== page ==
In general, parrots should receive about 75% pellets and 25% other foods. This handout discusses some of the healthy foods that might make up the part of the diet that is not pellets. Remove fresh foods within about 8 hours to avoid exposing birds to spoilage.
Vitamin A Dense Veggies: Vitamin A is essential for healthy feathers and skin, good eyesight, and a strong, healthy immune system. Vegetables are a better source of vitamin A than fruits. Give your bird vegetables that have dark colored “flesh”, as these have higher beta carotene content. Beta carotene is converted into the active form of vitamin A through metabolism. Vegetables are best fed raw, but may also be served cooked (steamed or sautéed with a small amount of healthy vegetable oil). Overcooking vegetables can break down vitamin A and reduce the nutritional benefit.
Good sources of vitamin A include the following: dark leafy greens (collards, kale, spinach, broccoli, turnip greens, mustard greens, dandelion greens, chicory, chard, parsley, and alfalfa), green/red/hot peppers, sweet potatoes, carrots, and pumpkin.
Protein: Choose healthy proteins that are low in fat, as the intestinal flora of parrots is different from that of mammals and humans.
Good sources of protein include the following – nonfat plain yogurt, tofu, hard boiled eggs, chicken (well cooked), white fish, turkey, water packed tuna, grains, brown rice, enriched/whole grain pasta, nuts (shelled and of human grade, no salt), and beans.
Healthy Fruits and Vegetables: Offering fruits and vegetables can help enrich your parrot’s psychological and nutritional well-being.
Healthy fruits and vegetables include the following – peas in the pod, bean sprouts, leeks, artichokes, zucchini, green beans, okra, beets, tomato, potato, apples, banana, dark berries, pomegranate, oranges or tangerines, kiwi, cranberries, etc.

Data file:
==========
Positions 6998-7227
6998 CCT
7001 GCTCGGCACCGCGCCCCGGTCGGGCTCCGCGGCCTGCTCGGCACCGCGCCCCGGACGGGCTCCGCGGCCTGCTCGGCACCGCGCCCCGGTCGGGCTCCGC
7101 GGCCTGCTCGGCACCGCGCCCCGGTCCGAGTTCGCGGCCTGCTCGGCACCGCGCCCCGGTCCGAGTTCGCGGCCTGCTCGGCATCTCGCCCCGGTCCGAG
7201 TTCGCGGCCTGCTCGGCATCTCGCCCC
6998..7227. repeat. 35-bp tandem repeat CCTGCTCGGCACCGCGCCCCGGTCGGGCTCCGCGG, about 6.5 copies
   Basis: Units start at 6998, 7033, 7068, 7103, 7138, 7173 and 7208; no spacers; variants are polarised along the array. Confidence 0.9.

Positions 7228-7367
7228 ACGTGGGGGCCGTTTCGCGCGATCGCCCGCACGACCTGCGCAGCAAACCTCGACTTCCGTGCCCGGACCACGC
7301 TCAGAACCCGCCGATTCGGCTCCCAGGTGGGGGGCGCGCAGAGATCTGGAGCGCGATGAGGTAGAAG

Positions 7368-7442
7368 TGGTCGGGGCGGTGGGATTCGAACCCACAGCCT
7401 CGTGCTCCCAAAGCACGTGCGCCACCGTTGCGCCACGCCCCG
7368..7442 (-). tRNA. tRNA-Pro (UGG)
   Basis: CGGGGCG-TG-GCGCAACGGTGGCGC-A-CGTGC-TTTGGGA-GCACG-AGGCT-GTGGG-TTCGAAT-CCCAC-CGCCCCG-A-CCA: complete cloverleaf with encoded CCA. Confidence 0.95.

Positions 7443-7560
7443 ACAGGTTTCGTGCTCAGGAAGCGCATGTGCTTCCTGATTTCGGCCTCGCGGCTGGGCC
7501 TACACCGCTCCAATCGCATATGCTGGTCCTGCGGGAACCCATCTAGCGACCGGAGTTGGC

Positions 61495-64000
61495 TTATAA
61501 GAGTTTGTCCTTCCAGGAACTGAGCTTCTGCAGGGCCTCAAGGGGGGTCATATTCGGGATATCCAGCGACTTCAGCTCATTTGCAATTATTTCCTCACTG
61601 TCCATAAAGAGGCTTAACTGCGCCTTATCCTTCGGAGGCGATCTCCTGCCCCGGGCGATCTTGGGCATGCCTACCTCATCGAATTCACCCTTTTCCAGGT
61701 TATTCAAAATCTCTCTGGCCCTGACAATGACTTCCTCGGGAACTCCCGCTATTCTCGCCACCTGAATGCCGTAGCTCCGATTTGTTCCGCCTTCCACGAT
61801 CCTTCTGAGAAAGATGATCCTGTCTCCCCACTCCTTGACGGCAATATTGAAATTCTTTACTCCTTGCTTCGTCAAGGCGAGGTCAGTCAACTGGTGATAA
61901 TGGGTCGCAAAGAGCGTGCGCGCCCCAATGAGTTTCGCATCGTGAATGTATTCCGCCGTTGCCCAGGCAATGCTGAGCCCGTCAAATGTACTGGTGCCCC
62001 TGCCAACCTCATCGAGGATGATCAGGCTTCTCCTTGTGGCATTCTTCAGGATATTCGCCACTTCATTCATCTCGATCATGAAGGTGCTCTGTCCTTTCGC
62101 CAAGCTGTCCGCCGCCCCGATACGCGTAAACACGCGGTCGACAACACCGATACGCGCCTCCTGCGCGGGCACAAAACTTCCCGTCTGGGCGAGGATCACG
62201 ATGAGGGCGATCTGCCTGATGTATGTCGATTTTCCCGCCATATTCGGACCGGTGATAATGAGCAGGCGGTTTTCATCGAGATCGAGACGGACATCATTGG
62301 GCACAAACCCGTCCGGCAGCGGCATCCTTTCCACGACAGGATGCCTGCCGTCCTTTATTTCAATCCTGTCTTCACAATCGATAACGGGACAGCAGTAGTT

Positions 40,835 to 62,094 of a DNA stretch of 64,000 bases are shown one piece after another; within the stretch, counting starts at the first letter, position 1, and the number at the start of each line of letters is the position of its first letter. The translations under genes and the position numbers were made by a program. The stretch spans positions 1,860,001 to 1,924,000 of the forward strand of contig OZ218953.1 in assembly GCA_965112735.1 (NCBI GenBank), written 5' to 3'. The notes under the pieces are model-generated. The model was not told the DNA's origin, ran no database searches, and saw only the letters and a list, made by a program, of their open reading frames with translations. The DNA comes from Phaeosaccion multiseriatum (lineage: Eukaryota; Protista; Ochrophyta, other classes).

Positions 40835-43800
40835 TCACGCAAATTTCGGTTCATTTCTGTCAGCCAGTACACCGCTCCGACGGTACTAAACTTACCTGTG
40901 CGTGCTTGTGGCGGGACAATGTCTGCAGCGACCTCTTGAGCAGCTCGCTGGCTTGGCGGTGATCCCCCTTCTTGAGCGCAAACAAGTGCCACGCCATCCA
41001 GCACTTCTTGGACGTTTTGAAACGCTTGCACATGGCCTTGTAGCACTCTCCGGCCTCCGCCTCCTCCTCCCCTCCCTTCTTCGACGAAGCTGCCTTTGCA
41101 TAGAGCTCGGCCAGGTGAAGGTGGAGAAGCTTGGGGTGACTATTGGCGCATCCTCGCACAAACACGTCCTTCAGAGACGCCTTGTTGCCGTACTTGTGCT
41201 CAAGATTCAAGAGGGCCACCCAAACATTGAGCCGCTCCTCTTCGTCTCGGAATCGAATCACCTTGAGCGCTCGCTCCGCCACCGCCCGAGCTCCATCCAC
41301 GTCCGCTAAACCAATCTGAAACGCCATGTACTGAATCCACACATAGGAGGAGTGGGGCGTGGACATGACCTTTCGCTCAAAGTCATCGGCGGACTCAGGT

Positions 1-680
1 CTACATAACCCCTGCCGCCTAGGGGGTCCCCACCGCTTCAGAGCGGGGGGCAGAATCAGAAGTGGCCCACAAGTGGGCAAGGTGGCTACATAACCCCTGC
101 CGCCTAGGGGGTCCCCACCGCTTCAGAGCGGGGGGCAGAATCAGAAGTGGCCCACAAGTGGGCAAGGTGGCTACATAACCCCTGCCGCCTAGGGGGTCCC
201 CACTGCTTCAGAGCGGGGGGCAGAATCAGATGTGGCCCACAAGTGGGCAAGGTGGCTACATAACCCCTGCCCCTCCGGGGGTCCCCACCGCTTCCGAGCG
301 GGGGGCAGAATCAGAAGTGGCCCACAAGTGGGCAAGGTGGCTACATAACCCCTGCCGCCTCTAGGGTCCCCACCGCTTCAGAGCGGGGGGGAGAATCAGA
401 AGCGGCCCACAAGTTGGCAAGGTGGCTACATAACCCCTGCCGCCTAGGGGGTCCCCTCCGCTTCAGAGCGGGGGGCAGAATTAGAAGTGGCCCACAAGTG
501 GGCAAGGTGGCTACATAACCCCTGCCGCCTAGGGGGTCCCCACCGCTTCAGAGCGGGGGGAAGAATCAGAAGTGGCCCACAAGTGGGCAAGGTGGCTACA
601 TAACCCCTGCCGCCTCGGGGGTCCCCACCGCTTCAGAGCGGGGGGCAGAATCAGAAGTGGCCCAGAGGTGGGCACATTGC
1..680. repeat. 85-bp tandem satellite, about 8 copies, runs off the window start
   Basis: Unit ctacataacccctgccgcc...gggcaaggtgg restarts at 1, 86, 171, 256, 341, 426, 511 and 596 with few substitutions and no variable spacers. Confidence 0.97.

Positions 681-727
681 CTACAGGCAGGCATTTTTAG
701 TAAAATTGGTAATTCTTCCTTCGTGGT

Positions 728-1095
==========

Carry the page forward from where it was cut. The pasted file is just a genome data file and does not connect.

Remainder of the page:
Good sources of whole grains include the following – whole grain breads, unsweetened or low sugar cereals, whole grain pasta, brown rice, low fat granola, wheat germ, wild rice, and oat bran.
Good sources of carbohydrates include the following – fruits, pasta, grains, beans, potatoes, peas, nuts, and small amounts of seeds.
Food Concerns and Important Notes:
-NEVER FEED avocado/guacamole or chocolate (toxic). DO NOT OFFER alcoholic or caffeinated beverages. Feeding peanuts, especially in shells, is not recommended due to risk of fungal infection.
-AVOID FEEDING grapes (high sugar, contain toxins) and apple seeds/cores (seeds contain cyanide).
-AVOID FEEDING uncultured dairy/milk products, as birds are essentially lactose intolerant.
-Research suggests that most birds make food choices based on color and texture rather than taste.
-Dietary changes and new foods may alter the consistency/color of your pet’s stool. Please contact us if you have any questions/concerns in this regard.